You’ll want some for the cooky plate (holiday hospitality), for the tree (saran-wrapped ornaments to give little callers), for friends and relatives (delicious token gifts). So out with your cooky cutters add new ones from the array at gadget counters.
Your children can pick designs from their Christmas color books, too — just trace the bold outlines, transfer to card-board for patterns.
Vintage Betty Crocker cookie decorating ideas (1959/1960)
Santa’s Cooky Shop (1961)
A Christmas tree just for decorated cookies (1964)
Toy soldier nutcrackers on Christmas cookies (1964)
Easy vintage 60s Christmas cookie decorating ideas (1964)
Cute decorated Christmas cookies & sweet treats (1966)
Christmas tree & friendly beast decorated cookies (1967)
According to legend, every animal, wild or tame, is given the power to speak on Christmas Eve.
On the first Christmas, the animals gathered under the ____ to speak of what they would give the Christ child.
Read your children this story of The Friendly Beasts, inspired by a poem of the Middle Ages, then let them make their own fairytale scene with cookies they can cut out and decorate with frosting from a pressurized can.
Cute & easy cookie decorating ideas (1972)
Vintage cookie decorating ideas for a cookie forest (1976)
From Ladies Home Journal (December 1976)
Here is a forest of sweets, filled with murmuring pines and hemlocks, a beautiful cookie wonderland of 36 trees that is edible, quick and easy to do. Follow our inspiration or your own creative visions.
The flat trees are cut out of basic dough into different sizes and shapes (by knife or cutters) and decorated freehand with one frosting that’s tinted infinite colors. The round trees are ice cream cones, branched with almonds or extra dough. We propped them up with candy sticks “glued” on by melted caramel.
Star cookies for Christmas – Sugar cookies and gingerbread (1977)
From Ladies Home Journal (December 1977)
Here, upon the midnight clear, these heavenly cookies mark just the beginning of the Journal’s Christmas Cookie Book ’77.
Our Yule-time treats are all made with love and togetherness to delight family and friends. The celestial stars here are carved out of the same sugar cookie dough (by pattern or cutter). No two alike.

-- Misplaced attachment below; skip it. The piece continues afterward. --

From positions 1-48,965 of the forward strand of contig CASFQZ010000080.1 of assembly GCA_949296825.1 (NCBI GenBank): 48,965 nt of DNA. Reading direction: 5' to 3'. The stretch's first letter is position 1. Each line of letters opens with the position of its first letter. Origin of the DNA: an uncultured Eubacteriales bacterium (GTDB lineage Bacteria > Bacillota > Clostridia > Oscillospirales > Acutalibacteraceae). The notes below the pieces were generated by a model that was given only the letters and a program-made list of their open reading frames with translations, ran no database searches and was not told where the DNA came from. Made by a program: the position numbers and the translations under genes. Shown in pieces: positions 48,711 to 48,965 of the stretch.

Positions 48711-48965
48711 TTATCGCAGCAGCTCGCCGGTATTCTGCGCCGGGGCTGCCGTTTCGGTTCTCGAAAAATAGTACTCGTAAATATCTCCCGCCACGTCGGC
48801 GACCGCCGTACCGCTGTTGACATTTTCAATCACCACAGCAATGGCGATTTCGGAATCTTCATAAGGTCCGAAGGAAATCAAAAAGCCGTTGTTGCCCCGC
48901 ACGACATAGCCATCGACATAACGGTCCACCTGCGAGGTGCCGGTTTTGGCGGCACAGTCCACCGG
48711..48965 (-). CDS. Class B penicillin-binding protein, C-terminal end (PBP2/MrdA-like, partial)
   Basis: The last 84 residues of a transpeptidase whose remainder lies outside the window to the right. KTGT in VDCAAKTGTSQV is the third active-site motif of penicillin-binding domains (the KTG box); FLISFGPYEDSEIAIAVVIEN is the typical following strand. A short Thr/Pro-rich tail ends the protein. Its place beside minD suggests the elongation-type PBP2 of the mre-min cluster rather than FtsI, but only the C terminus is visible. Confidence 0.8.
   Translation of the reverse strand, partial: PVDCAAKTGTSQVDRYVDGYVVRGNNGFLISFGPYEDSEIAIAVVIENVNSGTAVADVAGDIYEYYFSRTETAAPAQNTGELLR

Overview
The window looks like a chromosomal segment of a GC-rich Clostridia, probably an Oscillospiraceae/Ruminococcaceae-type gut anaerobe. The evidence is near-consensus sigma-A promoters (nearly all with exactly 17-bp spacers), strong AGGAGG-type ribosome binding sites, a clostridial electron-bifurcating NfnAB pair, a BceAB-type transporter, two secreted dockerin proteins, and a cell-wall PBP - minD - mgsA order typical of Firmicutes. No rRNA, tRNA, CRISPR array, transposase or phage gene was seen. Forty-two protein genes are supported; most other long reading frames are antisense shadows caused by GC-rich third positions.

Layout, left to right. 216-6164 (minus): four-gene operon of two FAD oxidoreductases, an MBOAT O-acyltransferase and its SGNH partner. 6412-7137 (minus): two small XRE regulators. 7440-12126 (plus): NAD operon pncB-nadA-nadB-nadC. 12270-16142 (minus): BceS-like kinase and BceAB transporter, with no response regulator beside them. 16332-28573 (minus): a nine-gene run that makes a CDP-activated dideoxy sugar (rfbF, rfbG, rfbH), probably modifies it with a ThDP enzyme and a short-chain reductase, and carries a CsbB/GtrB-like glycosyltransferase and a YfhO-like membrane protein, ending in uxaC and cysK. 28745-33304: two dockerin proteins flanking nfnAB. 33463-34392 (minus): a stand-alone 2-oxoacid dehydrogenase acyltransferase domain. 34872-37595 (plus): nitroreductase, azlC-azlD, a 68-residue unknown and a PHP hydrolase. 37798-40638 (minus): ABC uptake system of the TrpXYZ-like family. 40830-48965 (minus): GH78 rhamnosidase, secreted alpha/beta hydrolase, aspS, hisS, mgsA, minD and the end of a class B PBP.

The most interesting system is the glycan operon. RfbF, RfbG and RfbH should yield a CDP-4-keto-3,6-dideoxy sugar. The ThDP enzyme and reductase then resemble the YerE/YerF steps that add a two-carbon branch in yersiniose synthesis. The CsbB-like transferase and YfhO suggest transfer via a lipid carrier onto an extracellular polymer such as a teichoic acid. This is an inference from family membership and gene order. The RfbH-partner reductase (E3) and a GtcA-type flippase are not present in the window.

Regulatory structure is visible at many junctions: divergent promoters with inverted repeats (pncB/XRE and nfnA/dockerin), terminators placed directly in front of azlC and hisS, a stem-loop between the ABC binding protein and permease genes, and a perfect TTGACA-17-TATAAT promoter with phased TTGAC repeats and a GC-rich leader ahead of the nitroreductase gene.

Follow our flights of fancy — from stained glass to Pennsylvania Dutch — or dream your own jubilant ideas.
Pretty retro 70s Christmas wreath cookie designs (1978)
From Ladies Home Journal (December 1978)
Bright little wreaths, symbols of welcome, make their cookie rounds in radiant splendor.
To create this miniature wonderland, simply stir up some sugar cookie dough, shape with cookie cutters and paint with gaily-colored frosting.
Follow our freehand dabbles or design your own. Another witty way: glue on a circle of nuts and red-hot [candy] “berries” with a sticky melting of caramel.
Enchanting Nutcracker characters on big decorated sugar cookies (1979)
How could anyone resist this cookie fantasy based on The Nutcracker ballet — the story of Clara, her brother Fritz, and one very special Christmas when a Nutcracker doll comes to life, battles the evil Mouse King, and takes Clara off to the magic land of the Sugar Plum Fairy.
Decorate sugar cookies like Christmas stockings (1980)
From Ladies Home Journal (December 1980)
The stockings were hung by the chimney with care (insert) or on boughs of greens (below) — a beautiful stretch of cookie stockings to greet St. Nick, delight the entire family.
Crispy, buttery cookies with a hint of lemon are simply fashioned by pattern (trace one here) or freehand and decorated with royal icing.
Follow our inspiration or dream up your own designs. Hint: Poke hole in corner before baking for string loop.
Decorating Christmas sugar cookies ideas from the 80s
Classic decorating ideas for Christmas cookies for kids: Let them eat toy-shaped treats! (1987)
44 fabulous designs, from drums to choo-choo trains… fun to bake, even more fun to eat!
Christmas balls, candles, gingerbread boys, cookie mice, butterflies, angels, drums, snowflakes, pinwheel pops, snowman, three-tier tree, airplanes, raspberry hearts, crystal bells, piggy pops, teddy bears, ladybugs, meringue snails, wreaths, porcupines, crystal church, mittens, kitty pops, dinosaurs, stars, toy soldiers, angelfish, black-eyed Susans, bunnies, pretzels, trumpets, turtles, Christmas stockings, cookie canes…